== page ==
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 Table of Contents  
Year : 2020  |  Volume : 18  |  Issue : 3  |  Page : 254-260

Open subscapularis release for treatment of internal rotation shoulder contracture in obstetric brachial plexus palsy

Departments of Orthopedic Surgery, Faculty of Medicine, Al-Azhar University, Cairo, Egypt

Date of Submission17-May-2020
Date of Decision18-Jun-2020
Date of Acceptance07-Jul-2020
Date of Web Publication30-Oct-2020

Correspondence Address:
Ahmed Abdelkreem Ahmed
Gmal Abdelnasr Street, 6th of October City, Giza 12566
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Source of Support: None, Conflict of Interest: None

DOI: 10.4103/AZMJ.AZMJ_80_20

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Background One of the most common deformities that results from untreated obstetric brachial plexus palsy (OBPP) is internal rotation shoulder contracture. There are various surgical options for treating this deformity such as muscle release, tendon transfer, and humeral osteotomy.
Objective This study expresses the outcome of isolated subscapularis release performed in children with internal rotation shoulder contracture as a consequence of unresolved OBPP.
Patients and methods This prospective case series study was conducted in Al Azhar University Hospitals between April 2018 and January 2020. A total of 20 patients aged between 2 and 5 years (mean: 3.2 years) with internal rotation contracture of shoulder residual deformity from OBPP were included. Of the 20 patients, eight were males and 12 were females, and 12 patients were operated on right side and eight were operated on left side, and they were followed up for a period of at least 1 year.
Results The mean abduction improved from 61.0±14.1° preoperatively to 103.0±15.25° postoperatively, the mean passive external rotation in adduction improved from −9.5±11.4° preoperatively to 30.5±11.91° postoperatively, the mean active external rotation in abduction improved from 0.5±8.26 preoperatively to 60.25±10.57 postoperatively, and the mean modified mallet score improved from 12.60±1.09 preoperatively to 17.70±1.17 postoperatively.
Conclusion Open subscapularis muscle release is a proper starting surgical option in children who present with internal rotation adduction contracture of the shoulder owing to unresolved OBPP.

Keywords: contracture, subscapularis release, obstetric brachial plexus palsy

How to cite this article:
Zayed FH, Hamouda IA, Ahmed AA. Open subscapularis release for treatment of internal rotation shoulder contracture in obstetric brachial plexus palsy. Al-Azhar Assiut Med J 2020;18:254-60

How to cite this URL:
Zayed FH, Hamouda IA, Ahmed AA. Open subscapularis release for treatment of internal rotation shoulder contracture in obstetric brachial plexus palsy. Al-Azhar Assiut Med J [serial online] 2020 [cited 2023 Apr 1];18:254-60. Available from: http://www.azmj.eg.net/text.asp?2020/18/3/254/299582

  Introduction Top

Obstetric brachial plexus palsy (OBPP) is caused by excessive traction to the brachial plexus during difficult delivery. Most of the patients (about 60% of them) recover without intervention, whereas others gain some sort of functional impairment [1]. C5 and c6 are considered most common affected roots in OBPP, and if not resolved, this affection will lead to internal rotation-adduction contracture of the shoulder [2].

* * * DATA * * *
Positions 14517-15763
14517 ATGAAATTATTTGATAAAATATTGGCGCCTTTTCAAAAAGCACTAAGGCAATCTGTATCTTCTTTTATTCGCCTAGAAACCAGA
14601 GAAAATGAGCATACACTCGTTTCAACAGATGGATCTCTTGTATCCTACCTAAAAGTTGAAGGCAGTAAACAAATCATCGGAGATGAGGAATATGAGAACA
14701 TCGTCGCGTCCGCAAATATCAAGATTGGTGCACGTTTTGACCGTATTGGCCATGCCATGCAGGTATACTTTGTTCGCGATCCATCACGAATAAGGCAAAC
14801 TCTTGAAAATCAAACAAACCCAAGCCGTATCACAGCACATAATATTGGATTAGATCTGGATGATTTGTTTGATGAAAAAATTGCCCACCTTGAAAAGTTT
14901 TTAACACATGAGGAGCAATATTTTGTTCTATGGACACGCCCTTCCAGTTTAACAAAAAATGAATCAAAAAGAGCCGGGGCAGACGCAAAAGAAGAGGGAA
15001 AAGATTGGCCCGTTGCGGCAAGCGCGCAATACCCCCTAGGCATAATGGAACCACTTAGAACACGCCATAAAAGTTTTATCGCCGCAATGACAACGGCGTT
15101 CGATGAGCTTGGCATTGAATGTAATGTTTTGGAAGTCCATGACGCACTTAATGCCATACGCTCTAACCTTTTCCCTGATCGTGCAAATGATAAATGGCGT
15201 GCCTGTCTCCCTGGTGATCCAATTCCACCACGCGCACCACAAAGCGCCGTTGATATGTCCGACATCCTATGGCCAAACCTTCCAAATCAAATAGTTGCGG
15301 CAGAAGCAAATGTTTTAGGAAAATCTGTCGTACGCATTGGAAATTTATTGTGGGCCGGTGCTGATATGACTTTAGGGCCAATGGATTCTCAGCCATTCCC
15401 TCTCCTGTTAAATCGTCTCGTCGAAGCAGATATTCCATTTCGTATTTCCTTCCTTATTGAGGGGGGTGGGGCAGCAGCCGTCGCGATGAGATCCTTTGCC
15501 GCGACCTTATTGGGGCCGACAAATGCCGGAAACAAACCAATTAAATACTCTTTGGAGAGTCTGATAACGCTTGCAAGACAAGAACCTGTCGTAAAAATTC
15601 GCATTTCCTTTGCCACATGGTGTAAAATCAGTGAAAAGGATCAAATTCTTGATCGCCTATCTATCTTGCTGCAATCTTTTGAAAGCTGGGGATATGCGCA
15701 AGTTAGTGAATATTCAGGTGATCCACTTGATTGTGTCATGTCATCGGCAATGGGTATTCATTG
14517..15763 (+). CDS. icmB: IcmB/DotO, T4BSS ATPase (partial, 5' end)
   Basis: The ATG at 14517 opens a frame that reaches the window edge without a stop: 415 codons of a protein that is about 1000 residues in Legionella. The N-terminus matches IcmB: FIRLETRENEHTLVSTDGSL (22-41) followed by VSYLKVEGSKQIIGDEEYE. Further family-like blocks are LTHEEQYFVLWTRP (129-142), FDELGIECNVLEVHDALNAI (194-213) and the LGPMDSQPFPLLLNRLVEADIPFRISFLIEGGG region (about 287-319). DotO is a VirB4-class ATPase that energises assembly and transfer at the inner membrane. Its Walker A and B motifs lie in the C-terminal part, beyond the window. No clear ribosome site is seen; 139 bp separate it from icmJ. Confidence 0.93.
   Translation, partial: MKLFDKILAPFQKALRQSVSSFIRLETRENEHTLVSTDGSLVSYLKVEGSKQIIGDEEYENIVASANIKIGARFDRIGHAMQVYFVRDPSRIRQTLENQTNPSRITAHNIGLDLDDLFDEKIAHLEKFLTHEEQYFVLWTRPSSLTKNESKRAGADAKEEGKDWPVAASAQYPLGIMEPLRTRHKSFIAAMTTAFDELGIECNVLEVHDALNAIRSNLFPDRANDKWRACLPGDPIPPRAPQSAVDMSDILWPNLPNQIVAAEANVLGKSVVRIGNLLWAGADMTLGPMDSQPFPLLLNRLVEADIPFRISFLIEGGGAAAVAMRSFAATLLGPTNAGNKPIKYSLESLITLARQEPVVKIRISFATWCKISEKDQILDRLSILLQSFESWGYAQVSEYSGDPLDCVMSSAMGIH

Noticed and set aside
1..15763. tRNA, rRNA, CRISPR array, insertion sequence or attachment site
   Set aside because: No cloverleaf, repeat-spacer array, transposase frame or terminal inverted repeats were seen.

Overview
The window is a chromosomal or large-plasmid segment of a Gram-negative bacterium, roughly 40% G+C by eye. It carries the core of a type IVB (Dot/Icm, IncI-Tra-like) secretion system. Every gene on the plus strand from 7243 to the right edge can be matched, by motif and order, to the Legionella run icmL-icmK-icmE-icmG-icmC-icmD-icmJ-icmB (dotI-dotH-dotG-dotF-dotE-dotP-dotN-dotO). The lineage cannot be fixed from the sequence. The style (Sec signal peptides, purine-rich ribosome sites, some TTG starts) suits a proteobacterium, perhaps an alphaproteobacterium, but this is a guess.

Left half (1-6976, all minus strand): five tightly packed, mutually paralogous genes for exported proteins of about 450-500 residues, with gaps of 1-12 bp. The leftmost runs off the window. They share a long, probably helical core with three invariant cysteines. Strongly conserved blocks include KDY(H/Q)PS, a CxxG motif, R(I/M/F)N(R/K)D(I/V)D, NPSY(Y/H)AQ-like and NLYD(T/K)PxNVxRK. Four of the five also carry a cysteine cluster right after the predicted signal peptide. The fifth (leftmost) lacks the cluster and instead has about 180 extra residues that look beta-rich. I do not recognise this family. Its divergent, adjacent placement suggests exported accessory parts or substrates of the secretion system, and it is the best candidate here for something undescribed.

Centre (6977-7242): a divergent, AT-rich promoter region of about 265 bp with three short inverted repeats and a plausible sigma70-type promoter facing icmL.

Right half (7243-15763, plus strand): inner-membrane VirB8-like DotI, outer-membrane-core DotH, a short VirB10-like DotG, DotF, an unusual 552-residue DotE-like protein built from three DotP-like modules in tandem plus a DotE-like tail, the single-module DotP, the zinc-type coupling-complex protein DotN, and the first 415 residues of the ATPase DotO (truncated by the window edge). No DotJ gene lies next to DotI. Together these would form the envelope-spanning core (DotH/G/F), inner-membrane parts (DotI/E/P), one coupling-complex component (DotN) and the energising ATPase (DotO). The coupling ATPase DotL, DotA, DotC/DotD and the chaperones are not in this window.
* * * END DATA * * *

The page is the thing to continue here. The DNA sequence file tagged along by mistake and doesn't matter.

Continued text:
Unopposed force of internal rotator muscles of the shoulder and weakness of external rotator of the shoulder and deltoid lead to adduction and internal rotation contracture of the shoulder, which are considered the most important secondary deformity in unresolved upper plexus injury, and this deformity may appear early in life [3].

Rotator cuff muscles play an important role in stabilization of shoulder joint; three of them insert on greater tuberosity while subscapularis muscle insert on lesser tuberosity. Shoulder external rotators (teres minor and infraspinatus) are weaker than internal rotator (pectoralis major, latissimus dorsi, teres major, and subscapularis) [4].

There are multiple surgical procedures for the treatment of adduction internal rotation shoulder contracture as in severe operation in which anterior release of internal rotators and adductors muscles of the shoulder was done [5]. Then L’Episcopo added to this operation latissimus dorsi and teres major tendon transfer to the lateral aspect of the humerus that gave better results [6], Later Hoffer suggested another modification is that transferring the latissimus dorsi and teres major to the rotator cuff [7],[8].

One of the indications that requires subscapularis muscle release with or without teres major and latissimus dorsi tendon transfer to the greater tuberosity of the humerus is defect in passive external rotation movement of the shoulder [9].

  Patients and methods Top

This prospective study included 20 patients with OBPP who went through release of subscapularis muscle at Al-Azhar University Hospitals. All the patient’s parents were required to hand over a written consent, and approval of the Ethical Committee was taken. This study was conducted between April 2018 and January 2020.

Inclusion criteria

The following were the inclusion criteria:
  1. Children with Erb’s palsy who presented with adduction (active abduction <90°, active external rotation at 90° abduction <20°) and internal rotation (passive external rotation at adduction <10°) shoulder contracture.
  2. Age from 2 to 5 years.

Exclusion criteria

The following were the exclusion criteria:
  1. Children with Erb’s palsy associated with other anomalies such as cerebral palsy.
  2. Age of patient less than 2 years or more than 5 years.
  3. Patients with history of previous operation for Erb’s palsy.
  4. Patients with passive external rotation more than 10°.
  5. Other paralytic conditions.
  6. Poor hand function.

Preoperative evaluation